A joint venture by CIT Athletics Club and Cork Track Club has seen the children's charity LauraLynn benefit to the tune of €600.
‘My Christmas Run 2020’ was staged over a number of weeks a series of individual time trials took place with the final one over 5,000m held at the CIT track.
Craig Harrington, CIT Athletics Development Officer, explained how it came about: “We heard about this wonderful charity called LauraLynn so we decided to do something for it. Through the MyRunResults company, who were a great help to us, we got festive T-shirts printed for the final of the eight nights.
“We decided on the 5,000m distance and as we couldn’t train as a group up to recently it gave us all a bit of motivation as we trained in our own remote locations. The money was collected through our own individual efforts and then we were able to present this lump-sum to the charity.”
On a cold but dry evening, the fastest time over the 5000m was achieved by Fionn Harrington, a member of the Bandon club, who returned a very impressive 15:07.2 for the distance. Anthony Mannix was second with 15:49.4, followed closely by Barry O’Donovan on 15:55.2.
Aoife Delargy was fastest of the women with 18:56.8, second fastest was Noreen Mackey (19:43.6) with Maeve Ahern third (19:53.2).
“The runners who took part tonight are first and foremost a training group formed from students and alumni of CIT and UCC,” said Ian O’Sullivan, founder of the Cork Track Club. “About half of the group are actual members of Cork TC and the other half continue to run for their home club.”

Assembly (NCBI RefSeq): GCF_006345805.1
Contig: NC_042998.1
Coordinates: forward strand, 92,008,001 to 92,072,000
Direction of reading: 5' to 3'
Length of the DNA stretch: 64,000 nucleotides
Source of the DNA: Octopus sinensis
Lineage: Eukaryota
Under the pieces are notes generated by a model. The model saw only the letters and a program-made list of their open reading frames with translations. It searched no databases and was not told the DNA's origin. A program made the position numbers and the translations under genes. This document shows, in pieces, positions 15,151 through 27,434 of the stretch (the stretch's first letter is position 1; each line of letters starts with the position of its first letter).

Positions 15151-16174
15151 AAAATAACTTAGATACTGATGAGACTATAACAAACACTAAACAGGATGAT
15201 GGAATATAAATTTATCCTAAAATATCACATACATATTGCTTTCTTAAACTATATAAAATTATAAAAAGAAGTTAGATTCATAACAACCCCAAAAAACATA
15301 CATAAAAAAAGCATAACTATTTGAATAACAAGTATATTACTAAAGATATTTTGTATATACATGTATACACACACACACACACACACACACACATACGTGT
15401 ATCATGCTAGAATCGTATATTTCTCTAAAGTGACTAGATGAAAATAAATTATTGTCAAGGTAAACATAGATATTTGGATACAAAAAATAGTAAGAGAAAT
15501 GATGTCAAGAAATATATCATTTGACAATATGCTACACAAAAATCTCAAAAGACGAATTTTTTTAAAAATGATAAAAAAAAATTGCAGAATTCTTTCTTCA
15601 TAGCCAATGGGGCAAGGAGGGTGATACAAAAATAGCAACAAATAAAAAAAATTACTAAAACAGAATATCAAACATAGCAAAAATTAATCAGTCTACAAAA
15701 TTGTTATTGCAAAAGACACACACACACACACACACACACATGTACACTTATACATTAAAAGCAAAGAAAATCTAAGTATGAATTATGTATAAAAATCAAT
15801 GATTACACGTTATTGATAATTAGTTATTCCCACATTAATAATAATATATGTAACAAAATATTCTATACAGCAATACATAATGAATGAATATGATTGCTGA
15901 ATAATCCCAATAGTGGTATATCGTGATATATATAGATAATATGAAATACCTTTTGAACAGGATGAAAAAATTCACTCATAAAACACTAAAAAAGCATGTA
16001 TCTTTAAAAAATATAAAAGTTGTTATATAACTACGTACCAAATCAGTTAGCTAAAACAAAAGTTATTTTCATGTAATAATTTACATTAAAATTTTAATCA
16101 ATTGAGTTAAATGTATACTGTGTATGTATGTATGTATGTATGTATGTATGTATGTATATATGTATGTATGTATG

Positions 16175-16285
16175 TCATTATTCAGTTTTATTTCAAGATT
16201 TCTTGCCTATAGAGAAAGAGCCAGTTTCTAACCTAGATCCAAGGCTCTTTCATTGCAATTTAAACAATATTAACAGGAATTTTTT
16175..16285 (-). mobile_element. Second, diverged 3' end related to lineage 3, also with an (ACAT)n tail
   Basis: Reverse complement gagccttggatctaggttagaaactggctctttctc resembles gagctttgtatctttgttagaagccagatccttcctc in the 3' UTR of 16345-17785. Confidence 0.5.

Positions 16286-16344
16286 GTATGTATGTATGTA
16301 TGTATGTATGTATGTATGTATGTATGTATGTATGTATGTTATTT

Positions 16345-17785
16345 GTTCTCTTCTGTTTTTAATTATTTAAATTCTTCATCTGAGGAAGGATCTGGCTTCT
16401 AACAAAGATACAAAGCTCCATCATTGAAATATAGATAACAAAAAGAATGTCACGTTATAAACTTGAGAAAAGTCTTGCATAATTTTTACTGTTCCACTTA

“Cork Track Club itself was formed in September 2018 as an amalgamation of CIT AC and UCC AC,” O’Sullivan explains. “As a ‘track puritan’ I felt that there was a definite need for a club solely focused on track as it’s all gone to the roads now.
“We currently have 23 registered members with Athletics Ireland, when we started in 2018 we had less than 10. Ray Shanahan and I are the coaches and our mission is to train athletes whose prime aim is to take part in track and field events. We of course do cross-country and road as well but those races are only used as preparation for track.
“In 2019 we had three athletes from the group take part at the National T&F championships and this year we had 10. We use this as a key performance indicator. We are also aiming to take part in the National T&F Leagues when they get going again and be a strong force in track and field.”
O’Sullivan is also undertaking a part-time PhD looking at the link between training load and injury in runners and that work links in with his coaching.
“The training group here has grown as well so I’m looking at how consistent running links with running performance and how we can predict what kind of training loads people can do to avoid getting injured.”
For the 2019/2020 academic year, 81 Sports Scholarships were awarded across 19 different sports to CIT students and athletics is strongly represented, according to Craig Harrington.
“We currently have 12 people on scholarship, double the number on every other year.
“Although Covid-19 has hit sport badly, CIT are still willing to back athletes, which is great. Competition may be restricted at the moment, but the training and support isn’t.”